Opposition over proposed coal mine at Happy Valley
Thursday June 10
Save Happy Valley Campaign
Solid opposition expressed over proposed coal mine at Happy Valley
State-owned Solid Energy's proposed opencast coal mine at Happy Valley near Westport has met solid resistance from local and national environmental groups.
They claim the mine will contribute to global warming, cause Acid Mine Drainage (polluting local waterways), destroy great spotted kiwi habitat and 10% of the total habitat of the endangered snail powelliphanta "patrickensis", seriously disrupt ecosystems, and not help supply electricity (the coal is for export).
On Monday June 14, at 7pm, there will be a public meeting entitled "Coal Mining, Energy and the Environment", at Auckland's Trades Hall Building Auditorium (147 Great Nth Rd).
This is designed to alert Aucklanders to this contentious proposal and put the issue into the context of New Zealand's current coal mining and energy issues.
Jonathan Oosterman of the Save Happy Valley Campaign will speak about the proposed mine, Green MP Jeanette Fitzsimons will speak on coal mining in New Zealand and alternative energy, and David Pattemore of Forest and Bird will speak on energy conservation.
"The Save Happy Valley Campaign wants to develop public awareness about the proposed mine so that more people will step forward and actively display opposition to it, and to coal-fueled energy generation in general," says Mr Oosterman.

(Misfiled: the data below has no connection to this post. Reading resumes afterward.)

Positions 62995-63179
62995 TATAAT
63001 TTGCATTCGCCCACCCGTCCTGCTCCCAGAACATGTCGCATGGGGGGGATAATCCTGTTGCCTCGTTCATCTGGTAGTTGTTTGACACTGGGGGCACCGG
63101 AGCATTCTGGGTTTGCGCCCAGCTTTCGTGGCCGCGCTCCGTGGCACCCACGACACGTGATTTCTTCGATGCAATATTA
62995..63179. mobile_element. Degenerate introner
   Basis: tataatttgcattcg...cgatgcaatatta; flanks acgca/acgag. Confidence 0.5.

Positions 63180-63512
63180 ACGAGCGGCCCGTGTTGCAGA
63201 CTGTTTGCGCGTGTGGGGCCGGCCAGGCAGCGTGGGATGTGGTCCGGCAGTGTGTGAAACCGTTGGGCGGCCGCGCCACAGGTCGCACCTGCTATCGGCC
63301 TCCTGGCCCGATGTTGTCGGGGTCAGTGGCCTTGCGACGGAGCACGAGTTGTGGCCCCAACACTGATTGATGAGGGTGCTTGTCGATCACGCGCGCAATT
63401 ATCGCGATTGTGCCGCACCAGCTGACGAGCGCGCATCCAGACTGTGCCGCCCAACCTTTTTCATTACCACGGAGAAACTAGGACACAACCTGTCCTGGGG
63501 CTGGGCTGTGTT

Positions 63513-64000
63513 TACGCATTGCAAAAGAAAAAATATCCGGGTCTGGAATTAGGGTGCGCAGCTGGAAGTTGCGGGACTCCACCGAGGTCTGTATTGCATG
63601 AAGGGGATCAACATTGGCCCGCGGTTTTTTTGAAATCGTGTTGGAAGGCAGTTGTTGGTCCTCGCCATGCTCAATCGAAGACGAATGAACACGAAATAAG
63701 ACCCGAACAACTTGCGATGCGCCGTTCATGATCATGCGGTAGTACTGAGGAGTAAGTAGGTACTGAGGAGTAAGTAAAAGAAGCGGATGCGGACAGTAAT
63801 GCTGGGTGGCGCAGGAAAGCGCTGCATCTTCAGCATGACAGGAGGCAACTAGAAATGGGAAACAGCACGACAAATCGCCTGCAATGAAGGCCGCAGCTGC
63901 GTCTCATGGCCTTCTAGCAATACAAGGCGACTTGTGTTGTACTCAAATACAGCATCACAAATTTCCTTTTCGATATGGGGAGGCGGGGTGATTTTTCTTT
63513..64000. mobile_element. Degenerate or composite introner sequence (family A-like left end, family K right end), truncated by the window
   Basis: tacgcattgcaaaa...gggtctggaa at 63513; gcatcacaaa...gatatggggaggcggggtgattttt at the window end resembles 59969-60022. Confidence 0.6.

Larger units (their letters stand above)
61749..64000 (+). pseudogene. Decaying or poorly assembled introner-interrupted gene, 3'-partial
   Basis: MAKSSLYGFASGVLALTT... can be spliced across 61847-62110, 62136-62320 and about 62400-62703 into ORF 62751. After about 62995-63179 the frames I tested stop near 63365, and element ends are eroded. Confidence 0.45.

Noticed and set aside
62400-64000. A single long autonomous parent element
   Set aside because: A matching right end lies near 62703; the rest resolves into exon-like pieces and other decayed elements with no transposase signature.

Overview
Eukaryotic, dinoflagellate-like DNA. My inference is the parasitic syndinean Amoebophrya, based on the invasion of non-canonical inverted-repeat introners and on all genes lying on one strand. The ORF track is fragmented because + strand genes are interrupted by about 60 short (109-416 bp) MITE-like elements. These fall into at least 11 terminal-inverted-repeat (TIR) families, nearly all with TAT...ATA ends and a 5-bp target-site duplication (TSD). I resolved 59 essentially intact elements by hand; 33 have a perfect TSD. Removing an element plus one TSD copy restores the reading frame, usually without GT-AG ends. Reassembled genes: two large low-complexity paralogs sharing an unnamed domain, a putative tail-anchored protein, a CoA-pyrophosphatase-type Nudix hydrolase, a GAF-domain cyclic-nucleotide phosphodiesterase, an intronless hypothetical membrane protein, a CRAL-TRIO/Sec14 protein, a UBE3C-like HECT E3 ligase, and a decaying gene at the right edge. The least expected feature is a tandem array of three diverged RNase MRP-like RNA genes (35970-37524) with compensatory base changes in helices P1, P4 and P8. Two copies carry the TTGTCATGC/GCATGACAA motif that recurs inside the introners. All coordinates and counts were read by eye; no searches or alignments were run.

"This is not just a West Coast issue. Climate change and threats to biodiversity are of international importance.
"Spend a night in Happy Valley and listen to the kiwi calling. Then tell me you think their home should be demolished for the sake of a mine.
"Never before has a greenfields mine project been considered when it was known it would destroy 10% of the habitat of a nationally endangered and absolutely protected species, such as the powelliphanta "patrickensis" snail.
"Solid Energy has an atrocious environmental record. Its nearby Stockton mine pollutes both the Mangatini Stream and the lower Ngakawau River with toxic metals from acid mine drainage. Why should we believe that its new mine would be any different?
"Human production of greenhouse gases needs to be reduced by 60 to 80% to avert the dangers of climate change, yet Solid Energy plans to increase coal extraction by more than 50% over the next five years. Such a course of action is simply irresponsible.
"The only sensible course of action for the Government is to instruct state-owned Solid Energy to withdraw the resource consent applications for the mine."
Similar meetings to the one in Auckland have already taken place in Nelson, Christchurch, Dunedin and Palmerston North, with a good response from audiences. Further meetings are planned throughout the country. An 8 minute video is shown at the meetings, and is available on request.